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PaulMcCartney.com: Wings Over America was released after the band’s huge Wings Over The World 1975-76 tour. Are there any stand-out memories from the tour and album?
Paul: Well, this was the first time we started playing The Beatles songs again. So, I think, from the tours before it had been mostly Wings songs. Wings had been becoming Wings. And then on this tour, everything sort of exploded. Previously all of the efforts had been to establish Wings and to make something that wasn’t like a Beatles tribute band. But once we had a few hits with Wings – and ‘Band on the Run’ was a really big hit album – we had some of these hits in our repertoire, and it did feel like, ‘Oh, it’s okay, now we can do Beatles stuff!’ And It was quite a relief in a way because I’m always sort of conscious of what the audience wants, because my audience isn’t a narrow audience, it’s quite a wide group of people. There’s a very good chance that they want to hear hits that they’ve heard you do in your career. So, if you don’t do ‘Hey Jude’ they’re probably a bit disappointed, you know. And we hadn’t done anything like that at that point. So, it was kind of nice to be able to loosen up a bit and start playing songs that you thought the audience had come to hear.
PM.com: So, you felt you were able to pull from your whole catalogue?
Paul: Yeah, that was nice and kind of opened up to what I do nowadays. Which is quite a lot of Beatles stuff, then sort of quite a bit of Wings and solo stuff. So yeah, that was the beginning of allowing myself to do Beatles songs again because before that I thought I’d never get Wings together. I’d just fall back on The Beatles, and that would be very difficult for Wings to establish an identity. But once we got to ’75-76, we had enough of an identity with the Wings stuff. So putting the two together was the winning formula, you know!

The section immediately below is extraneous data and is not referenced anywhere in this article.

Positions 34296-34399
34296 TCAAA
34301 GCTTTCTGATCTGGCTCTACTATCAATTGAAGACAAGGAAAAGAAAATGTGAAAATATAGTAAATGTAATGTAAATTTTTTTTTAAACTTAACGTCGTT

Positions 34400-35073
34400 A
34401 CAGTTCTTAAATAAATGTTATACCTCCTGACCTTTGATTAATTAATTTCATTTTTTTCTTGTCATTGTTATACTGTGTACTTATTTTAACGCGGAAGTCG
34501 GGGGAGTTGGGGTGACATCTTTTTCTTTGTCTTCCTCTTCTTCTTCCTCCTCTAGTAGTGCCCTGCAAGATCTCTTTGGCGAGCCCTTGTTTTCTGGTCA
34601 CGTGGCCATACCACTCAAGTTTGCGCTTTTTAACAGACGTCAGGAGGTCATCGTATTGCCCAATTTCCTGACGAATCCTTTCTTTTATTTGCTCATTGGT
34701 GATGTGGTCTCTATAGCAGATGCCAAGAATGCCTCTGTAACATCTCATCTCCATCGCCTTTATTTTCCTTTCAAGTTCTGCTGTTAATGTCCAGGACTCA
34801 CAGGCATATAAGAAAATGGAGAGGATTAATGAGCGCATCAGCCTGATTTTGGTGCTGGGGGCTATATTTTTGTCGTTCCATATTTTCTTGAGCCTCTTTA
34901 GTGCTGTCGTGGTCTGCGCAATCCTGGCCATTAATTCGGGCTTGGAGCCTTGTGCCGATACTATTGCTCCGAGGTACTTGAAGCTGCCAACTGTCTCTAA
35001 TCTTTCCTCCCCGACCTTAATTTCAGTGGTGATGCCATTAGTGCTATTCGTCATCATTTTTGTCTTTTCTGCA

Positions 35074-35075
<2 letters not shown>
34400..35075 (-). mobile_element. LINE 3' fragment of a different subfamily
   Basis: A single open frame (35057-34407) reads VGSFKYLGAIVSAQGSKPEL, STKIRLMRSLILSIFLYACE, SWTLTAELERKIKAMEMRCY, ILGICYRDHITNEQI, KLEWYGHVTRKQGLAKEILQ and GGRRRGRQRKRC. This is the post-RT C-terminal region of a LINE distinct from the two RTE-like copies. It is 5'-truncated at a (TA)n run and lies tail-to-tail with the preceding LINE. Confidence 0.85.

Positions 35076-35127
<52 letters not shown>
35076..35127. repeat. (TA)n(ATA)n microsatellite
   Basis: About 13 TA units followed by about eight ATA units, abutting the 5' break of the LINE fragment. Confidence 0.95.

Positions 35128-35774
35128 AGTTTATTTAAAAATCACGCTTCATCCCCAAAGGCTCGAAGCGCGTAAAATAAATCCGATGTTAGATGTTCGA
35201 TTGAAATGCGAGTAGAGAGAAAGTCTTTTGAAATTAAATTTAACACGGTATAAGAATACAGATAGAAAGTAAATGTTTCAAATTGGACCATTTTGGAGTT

And also, another thing, by that time the band was good. With Wings, I always knew we would have to take a few years of trials and tribulations. That was the same with The Beatles. We had gone to Hamburg, played around all the clubs in Liverpool before anyone had really heard us. You know, only the local audiences knew us before we had even made a record. We’d done a lot of work getting our skills together, so now I had to do this all again with Wings. But by Wings Over America, and by the world tours, we’d pretty much done that. We now knew what Wings were.
PM.com: Wings had their own identity at this point?
Paul: Yeah! We flew around the world cause we had Wings! [Laughs]